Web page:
The US State Department said on Thursday that the $45 million was a pledge to the UN Relief and Works Agency (UNRWA) to help it with “forecasting,” but it was not a guarantee.
“At this time, we will not be providing that, but that does not mean - I want to make it clear - that does not mean that it will not be provided in the future,” State Department spokeswoman Heather Nauert told reporters at a regular press briefing.
She repeated the US view that UNRWA needs reform, saying there are a lot more refugees in the program than previously announced, and that “money coming in from other countries needs to increase as well to continue paying for all those refugees.”
“So we’re asking countries to do more,” Nauert said. “Fundamentally, we just don’t believe that we have to be the chief donor to every organization around the world.”
The State Department had said on Tuesday that the US would withhold a separate $65 million it had planned to pay UNRWA, saying the agency needed to make unspecified reforms.
The US announcement to cut aid to Palestinian refugees came after President Donald Trump made a threat two weeks ago to withdraw funding.
In a tweet on January 2, Trump said Washington gives the Palestinians hundreds of millions of dollars a year, “but get no appreciation or respect.”
Kenneth Roth, executive director of Human Rights Watch, said in a Twitter post on Tuesday that the Trump administration was "holding Palestinian kids' humanitarian needs hostage to political agendas".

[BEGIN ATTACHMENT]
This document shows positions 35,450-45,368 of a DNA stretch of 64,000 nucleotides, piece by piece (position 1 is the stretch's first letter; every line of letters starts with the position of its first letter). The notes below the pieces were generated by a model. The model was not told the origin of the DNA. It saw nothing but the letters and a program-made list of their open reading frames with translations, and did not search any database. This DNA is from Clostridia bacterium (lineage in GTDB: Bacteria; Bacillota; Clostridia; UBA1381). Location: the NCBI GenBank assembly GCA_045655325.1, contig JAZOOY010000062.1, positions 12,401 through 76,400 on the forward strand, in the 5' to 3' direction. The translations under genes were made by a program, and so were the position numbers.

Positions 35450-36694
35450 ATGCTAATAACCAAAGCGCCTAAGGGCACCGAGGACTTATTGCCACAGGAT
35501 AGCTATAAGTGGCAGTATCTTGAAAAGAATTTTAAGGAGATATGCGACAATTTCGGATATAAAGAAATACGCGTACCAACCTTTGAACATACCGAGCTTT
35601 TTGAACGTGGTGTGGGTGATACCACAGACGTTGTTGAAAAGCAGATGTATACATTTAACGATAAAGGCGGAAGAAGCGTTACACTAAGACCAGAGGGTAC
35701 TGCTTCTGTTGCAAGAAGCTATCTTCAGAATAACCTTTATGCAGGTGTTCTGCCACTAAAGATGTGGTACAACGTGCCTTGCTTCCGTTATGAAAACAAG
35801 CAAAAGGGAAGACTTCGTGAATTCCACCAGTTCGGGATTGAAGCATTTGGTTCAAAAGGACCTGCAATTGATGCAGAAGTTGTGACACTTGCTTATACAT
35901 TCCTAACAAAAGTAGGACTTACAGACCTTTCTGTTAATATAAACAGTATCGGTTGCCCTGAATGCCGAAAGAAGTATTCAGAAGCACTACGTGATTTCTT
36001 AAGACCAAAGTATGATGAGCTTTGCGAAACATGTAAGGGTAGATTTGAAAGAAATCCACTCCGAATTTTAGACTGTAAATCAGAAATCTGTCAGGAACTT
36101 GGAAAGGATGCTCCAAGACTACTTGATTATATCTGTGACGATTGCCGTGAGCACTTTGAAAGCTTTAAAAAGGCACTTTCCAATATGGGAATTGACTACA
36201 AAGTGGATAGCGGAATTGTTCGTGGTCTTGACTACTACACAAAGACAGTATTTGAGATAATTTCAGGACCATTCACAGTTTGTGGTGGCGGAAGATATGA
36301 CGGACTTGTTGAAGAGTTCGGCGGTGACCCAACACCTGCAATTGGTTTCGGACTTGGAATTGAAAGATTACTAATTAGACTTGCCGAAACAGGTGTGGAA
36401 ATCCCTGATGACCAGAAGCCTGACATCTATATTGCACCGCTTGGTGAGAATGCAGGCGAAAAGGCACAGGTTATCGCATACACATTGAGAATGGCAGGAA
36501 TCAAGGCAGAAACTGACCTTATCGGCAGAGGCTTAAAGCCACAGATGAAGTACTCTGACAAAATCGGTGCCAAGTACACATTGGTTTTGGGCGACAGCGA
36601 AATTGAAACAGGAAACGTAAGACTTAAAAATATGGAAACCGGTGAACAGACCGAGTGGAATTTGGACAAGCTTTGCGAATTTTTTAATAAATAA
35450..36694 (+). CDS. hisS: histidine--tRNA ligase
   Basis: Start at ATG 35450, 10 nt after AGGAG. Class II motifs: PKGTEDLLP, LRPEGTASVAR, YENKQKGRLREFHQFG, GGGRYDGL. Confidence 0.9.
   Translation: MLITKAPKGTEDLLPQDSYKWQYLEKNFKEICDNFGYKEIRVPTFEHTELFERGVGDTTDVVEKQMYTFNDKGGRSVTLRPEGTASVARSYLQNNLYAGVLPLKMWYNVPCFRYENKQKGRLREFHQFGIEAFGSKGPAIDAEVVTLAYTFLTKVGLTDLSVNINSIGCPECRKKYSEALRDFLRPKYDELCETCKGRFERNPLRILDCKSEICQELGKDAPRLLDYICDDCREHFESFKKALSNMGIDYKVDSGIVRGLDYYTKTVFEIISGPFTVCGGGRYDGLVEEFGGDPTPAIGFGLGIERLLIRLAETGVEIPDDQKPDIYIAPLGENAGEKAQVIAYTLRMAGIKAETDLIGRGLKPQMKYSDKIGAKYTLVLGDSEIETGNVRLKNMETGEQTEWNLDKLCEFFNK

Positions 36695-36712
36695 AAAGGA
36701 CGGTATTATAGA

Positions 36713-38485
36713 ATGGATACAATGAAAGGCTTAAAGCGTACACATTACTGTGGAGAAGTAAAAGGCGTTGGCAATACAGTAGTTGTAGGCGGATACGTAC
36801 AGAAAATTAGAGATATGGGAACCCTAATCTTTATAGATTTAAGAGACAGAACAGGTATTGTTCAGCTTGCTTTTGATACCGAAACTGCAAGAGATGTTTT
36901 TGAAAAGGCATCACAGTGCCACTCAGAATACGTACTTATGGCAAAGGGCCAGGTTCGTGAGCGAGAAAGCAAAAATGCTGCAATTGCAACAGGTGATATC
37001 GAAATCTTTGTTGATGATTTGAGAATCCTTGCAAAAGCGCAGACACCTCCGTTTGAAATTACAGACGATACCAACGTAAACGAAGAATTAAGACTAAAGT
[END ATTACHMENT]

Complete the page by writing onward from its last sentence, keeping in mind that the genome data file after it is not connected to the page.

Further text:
Israel created a wave of Palestinian refugees numbering in the hundreds of thousands after it overran huge swathes of Arab territories in the Middle East to proclaim existence in 1948.
Many Palestinians also fled or were expelled from their homes during and following the Six-Day War in 1967.
More than 5 million refugees are scattered across densely-crowded camps in the Palestinian territories of the West Bank and the Gaza Strip, as well as in neighboring Jordan and Lebanon.
Relations between the US and Palestine have been strained since December when Washington recognized Jerusalem al-Quds as Israel’s capital and vowed to relocate the US embassy in Israel from Tel Aviv to the occupied city.
The entire Jerusalem al-Quds is currently under Israel’s control, while the regime also claims the city’s eastern part, which hosts the third holiest Muslim site.